Scientists have confirmed that White Island has erupted and continues to blast ash into the air, indicating the start of a new phase of volcanic activity on the island.
However, as White Island produces a series of eruptions, Mt Tongariro appears to be quieting down.
Scientists flew over White Island, 51km north of Opotiki in Bay of Plenty, for the first time today, after the island started showing volcanic activity on Tuesday night.
GNS volcanologist Brad Scott said the eruption was a weak one that had opened a new vent.
“This is the first ash emission from White Island since February 2001 and represents the start of a new phase of volcanic activity at White Island,” he said.
Visitors to the uninhabited island were now at the highest level of risk since the end of the 2001 eruptions, he said.
Explosive eruptions could happen at any time with little or no warning.
Black ash was currently rising up to 300 metres above the active vent on the south-west corner of the crater, Mr Scott said.
Meanwhile, seismic activity at Mt Tongariro has been low since the blast on Monday night, with only a few small volcanic earthquakes recorded.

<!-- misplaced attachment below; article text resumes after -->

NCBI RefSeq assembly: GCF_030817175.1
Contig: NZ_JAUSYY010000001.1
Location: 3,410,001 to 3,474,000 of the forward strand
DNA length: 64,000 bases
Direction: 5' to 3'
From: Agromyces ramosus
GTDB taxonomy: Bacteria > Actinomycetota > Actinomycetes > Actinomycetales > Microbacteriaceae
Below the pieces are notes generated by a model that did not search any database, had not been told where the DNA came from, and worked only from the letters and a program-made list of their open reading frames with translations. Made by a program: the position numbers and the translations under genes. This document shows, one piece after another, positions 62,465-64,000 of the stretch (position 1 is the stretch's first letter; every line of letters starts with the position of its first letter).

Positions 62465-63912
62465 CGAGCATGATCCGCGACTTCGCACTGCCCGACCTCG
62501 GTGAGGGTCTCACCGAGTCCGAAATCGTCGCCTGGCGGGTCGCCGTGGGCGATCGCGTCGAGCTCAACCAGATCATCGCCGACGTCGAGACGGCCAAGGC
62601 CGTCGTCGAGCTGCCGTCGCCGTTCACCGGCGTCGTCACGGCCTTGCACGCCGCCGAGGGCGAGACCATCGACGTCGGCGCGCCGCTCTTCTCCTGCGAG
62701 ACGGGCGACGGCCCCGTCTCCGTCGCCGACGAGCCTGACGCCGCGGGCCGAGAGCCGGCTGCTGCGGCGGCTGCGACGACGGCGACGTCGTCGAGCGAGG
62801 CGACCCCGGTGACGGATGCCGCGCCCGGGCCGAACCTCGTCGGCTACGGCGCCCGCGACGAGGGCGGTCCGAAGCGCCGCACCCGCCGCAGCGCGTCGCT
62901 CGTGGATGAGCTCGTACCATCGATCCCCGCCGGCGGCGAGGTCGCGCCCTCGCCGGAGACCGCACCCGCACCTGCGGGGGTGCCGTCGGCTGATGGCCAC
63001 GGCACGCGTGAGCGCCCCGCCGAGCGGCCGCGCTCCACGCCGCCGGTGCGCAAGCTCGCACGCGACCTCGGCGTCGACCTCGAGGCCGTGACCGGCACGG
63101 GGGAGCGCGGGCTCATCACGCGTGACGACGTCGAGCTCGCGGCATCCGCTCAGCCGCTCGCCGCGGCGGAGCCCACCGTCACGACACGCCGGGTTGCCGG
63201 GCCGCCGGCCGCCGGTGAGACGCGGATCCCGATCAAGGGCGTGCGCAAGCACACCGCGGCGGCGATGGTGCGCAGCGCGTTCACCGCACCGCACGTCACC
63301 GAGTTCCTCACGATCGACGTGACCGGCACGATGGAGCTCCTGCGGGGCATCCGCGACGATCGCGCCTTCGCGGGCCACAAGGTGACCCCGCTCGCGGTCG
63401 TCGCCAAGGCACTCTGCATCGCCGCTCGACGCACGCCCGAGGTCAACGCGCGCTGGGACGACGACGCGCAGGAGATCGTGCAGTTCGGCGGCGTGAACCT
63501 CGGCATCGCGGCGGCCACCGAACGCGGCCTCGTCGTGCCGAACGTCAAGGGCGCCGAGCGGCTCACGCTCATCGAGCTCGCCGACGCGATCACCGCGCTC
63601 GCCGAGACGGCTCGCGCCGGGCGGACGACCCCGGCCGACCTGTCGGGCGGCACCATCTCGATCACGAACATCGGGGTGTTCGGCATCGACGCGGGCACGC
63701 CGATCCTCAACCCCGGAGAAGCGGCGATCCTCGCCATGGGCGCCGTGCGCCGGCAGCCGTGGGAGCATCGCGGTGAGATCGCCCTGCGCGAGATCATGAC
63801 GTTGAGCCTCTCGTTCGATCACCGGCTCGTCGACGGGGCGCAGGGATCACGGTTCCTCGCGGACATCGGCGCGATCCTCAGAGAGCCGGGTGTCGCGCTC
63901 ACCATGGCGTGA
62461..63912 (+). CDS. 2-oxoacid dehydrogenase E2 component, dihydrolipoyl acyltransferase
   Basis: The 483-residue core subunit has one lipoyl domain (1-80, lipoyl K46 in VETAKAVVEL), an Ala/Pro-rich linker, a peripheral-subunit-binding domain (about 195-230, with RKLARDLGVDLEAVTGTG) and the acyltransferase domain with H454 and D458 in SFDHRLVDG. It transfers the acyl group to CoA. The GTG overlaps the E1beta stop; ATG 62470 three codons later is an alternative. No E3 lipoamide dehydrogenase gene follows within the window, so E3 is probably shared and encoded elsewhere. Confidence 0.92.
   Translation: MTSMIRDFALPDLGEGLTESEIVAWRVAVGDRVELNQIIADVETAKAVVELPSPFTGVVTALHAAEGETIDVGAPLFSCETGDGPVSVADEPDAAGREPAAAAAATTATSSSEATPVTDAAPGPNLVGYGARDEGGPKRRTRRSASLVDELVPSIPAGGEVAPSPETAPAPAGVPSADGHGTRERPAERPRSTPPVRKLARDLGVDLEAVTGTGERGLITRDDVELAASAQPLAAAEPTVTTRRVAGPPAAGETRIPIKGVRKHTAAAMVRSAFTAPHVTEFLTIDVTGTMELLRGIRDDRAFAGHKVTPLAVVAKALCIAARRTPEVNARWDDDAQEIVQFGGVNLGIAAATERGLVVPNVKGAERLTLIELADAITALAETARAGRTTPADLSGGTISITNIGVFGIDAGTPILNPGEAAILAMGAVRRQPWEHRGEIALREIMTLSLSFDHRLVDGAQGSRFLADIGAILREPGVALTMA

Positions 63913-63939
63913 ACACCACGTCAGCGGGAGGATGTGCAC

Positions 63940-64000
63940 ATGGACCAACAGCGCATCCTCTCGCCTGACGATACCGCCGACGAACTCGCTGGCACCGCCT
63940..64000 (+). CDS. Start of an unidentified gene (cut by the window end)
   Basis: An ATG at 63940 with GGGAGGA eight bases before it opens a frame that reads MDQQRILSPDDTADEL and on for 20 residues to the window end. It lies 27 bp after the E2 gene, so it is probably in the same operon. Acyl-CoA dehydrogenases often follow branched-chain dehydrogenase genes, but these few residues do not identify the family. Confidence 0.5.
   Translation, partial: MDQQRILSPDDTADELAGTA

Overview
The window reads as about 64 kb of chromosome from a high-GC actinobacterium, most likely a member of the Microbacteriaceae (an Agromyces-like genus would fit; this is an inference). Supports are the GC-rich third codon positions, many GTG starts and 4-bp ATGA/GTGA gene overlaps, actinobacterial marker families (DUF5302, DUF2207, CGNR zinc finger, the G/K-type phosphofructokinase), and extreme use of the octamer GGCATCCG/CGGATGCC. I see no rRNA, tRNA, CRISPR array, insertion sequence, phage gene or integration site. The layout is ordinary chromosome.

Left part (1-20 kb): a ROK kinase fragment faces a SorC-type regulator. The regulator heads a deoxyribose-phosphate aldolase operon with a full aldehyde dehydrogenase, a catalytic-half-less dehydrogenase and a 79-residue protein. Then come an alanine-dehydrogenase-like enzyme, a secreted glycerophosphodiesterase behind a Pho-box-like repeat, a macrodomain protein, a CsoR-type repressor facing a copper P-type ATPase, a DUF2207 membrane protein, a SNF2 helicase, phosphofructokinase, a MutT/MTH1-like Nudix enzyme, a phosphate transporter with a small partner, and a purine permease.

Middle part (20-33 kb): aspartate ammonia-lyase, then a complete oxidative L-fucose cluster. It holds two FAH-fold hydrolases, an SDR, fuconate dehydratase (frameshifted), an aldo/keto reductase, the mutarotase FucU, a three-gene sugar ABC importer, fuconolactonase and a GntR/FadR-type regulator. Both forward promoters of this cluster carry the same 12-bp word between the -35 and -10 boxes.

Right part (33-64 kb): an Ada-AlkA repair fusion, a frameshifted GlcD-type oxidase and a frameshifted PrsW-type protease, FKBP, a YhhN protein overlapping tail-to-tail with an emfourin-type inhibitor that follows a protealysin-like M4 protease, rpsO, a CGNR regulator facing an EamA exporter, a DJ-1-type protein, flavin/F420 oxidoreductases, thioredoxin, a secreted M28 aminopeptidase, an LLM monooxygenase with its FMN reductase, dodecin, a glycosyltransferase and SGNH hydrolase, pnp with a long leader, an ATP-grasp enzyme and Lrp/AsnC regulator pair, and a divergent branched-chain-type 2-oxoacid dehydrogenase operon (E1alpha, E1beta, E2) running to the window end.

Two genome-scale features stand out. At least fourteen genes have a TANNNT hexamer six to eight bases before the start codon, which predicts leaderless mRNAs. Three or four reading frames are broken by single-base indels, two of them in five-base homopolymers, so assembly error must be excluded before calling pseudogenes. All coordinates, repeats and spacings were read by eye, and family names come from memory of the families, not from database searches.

GNS volcanologist Michael Rosenberg said current eruptive activity was at a low level, but it could recommence at any time.
Analysis of the ashfall by Massey University has found moderate levels of the potentially toxic chemical fluorine in it.
Professor Shane Cronin said because of the restricted distribution and very thin ash fall it currently posed no threat to human health or agriculture beyond the immediate vicinity of the volcano.
However, if larger eruptions of Mt Tongariro occurred, a significant agricultural hazard could be expected, he said.
“Ashfall can impact pastoral grazing systems by covering pasture, meaning that it is ingested by grazing sheep, cattle and deer.
“Further, livestock drinking water in open troughs may be contaminated.”
The soluble fluorine in the ash was similar to ash from Mt Ruapehu when it erupted in 1995 and 1996.
Mr Rosenberg said analysis of the ash also found that there was very little, or no, new magma in it.
“This suggests that the eruption was predominantly steam driven, but the involvement of magma in the future cannot be ruled out,” he said.
A team from GNS Science and Massey University were now making observations of the active vents and new deposits.
– Homepage image / GeoNet
By Hana Garrett-Walker, nzherald.co.nz